AMITIAE - Thursday 6 June 2013
Recent Photo App Arrivals: Analog and Camera Noir (Update)
By Graham K. Rogers
It is nicely set out opening with access to the photo album or to the camera. Once an image is selected, it is brought into the app and each filter is displayed with the original in the center. There are 8 filters, including one monochrome. Select the filter and then output, with one of the icons below: save to the photo album, email, export, Facebook and Twitter. The Export arrow reveals the apps that the image can be used in.
Despite the overall simplicity of the app, my main difficulty was returning to the first screen. This is not immediately obvious and requires a little dexterity. The user slides the screen down (an Analog icon appears) and if it is slid far enough, the import screen (camera and albums) is made available.
This is a quite simple app that is easy to use and that may be enough for many users. At the low price of $0.99 it is worth downloading Analog Camera just to try. It is not a stunning app, but is workmanlike and neatly designed.
More recently a number of sites have enthused about the far simpler Camera Noir which was released this week and costs $1.99. On the face of things this is so basic that there is almost nothing for the photographer to do. That, of course, is the point. It strips away the complexities that some apps have (for good or bad) and allows the user to concentrate just on the image that is being taken.
Alternatively, the app can access images already in the photo library and the effects can be applied in an instant. The effects themselves are suitably minimalist: Hi, Mid and Lo. Hi produces a brighter output with Lo far more dark and brooding. I know that when I change the images from my Nikon to monochrome, I may spend ages selecting the right level of contrast or which colour filter to apply more (or less) of.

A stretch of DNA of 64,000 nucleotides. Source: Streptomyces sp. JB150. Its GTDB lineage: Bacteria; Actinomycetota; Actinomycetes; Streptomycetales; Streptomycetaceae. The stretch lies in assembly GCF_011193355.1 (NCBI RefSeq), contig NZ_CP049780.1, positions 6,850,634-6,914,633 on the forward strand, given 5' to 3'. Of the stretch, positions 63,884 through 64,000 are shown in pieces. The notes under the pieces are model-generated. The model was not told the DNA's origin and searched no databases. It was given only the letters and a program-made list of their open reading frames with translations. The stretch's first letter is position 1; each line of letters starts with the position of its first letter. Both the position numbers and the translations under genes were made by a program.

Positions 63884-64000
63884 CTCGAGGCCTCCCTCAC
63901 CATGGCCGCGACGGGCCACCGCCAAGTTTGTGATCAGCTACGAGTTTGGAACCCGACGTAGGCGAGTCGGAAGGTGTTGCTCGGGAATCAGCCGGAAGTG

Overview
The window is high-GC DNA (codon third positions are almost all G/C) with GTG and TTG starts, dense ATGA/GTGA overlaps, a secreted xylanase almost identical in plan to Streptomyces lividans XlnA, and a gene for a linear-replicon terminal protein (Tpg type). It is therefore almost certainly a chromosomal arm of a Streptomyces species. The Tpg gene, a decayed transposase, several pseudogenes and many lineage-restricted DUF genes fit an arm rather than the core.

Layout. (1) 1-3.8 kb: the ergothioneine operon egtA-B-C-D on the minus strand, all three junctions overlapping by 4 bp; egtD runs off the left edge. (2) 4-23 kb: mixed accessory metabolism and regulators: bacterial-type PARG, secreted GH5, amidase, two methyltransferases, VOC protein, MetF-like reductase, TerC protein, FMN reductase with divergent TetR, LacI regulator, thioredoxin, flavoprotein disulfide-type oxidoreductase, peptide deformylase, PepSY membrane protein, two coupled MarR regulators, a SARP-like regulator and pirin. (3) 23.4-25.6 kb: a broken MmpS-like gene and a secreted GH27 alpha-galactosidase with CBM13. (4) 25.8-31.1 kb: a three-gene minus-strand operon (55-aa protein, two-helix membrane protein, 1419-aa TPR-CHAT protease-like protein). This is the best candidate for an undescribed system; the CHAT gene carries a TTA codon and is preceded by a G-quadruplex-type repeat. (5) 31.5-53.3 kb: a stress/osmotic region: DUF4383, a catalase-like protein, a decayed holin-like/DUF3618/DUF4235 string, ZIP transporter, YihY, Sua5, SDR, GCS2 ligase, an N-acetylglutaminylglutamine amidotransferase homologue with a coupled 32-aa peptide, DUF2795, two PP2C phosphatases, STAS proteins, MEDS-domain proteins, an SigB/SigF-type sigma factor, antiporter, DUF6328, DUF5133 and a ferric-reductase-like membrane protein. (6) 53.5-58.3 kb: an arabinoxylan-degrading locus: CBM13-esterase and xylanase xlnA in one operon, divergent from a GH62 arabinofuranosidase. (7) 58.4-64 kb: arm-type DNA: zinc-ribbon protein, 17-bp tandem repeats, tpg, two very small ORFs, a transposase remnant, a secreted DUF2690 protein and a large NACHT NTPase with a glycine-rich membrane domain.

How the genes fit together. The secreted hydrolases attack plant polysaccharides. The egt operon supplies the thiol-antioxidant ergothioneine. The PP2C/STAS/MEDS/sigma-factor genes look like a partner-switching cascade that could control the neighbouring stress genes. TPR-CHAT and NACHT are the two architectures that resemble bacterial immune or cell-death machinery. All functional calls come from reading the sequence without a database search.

The simple selector at the bottom right of the screen, allows the user to examine each effect quickly and select the right one for the moment: or all three, if the object is not moving.
Other controls on the screen are basic with a files icon bottom left to access the photo library; a camera icon in the bottom center and the level controls at right. When an image is selected from the Library, the camera button changes to an Export icon. Several apps may be available for further use with the new image, or it may be saved in the library. It may also be exported by email. On that main screen, a back arrow accesses the library and if Cancel is then pressed the app returns to its camera mode.
Although the app takes full screen images, there are on-screen lines to indicate a square format. A center line, with cross hairs is available for horizon, but if the camera is moved from the horizontal this changes first from green to yellow, then red. The app works in portrait or landscape mode and as the iPhone is rotated so the icons also turn so they are always the right way up.
I tried a few inside comparison shots to start with, but first took a colour image of the same subject (my favourite coffee pot). As these were separate shots, they differ slightly. In terms of size they were all the same at 2448 x 3264 (8 MP). The colour image was of course slightly larger in Aperture at 2.87 MB, while those taken with Camera Noir were between 1.87 MB, 2.4 MB and 2.7 MB.
Graham K. Rogers teaches at the Faculty of Engineering, Mahidol University in Thailand where he is also Assistant Dean. He wrote in the Bangkok Post, Database supplement on IT subjects. For the last seven years of Database he wrote a column on Apple and Macs.
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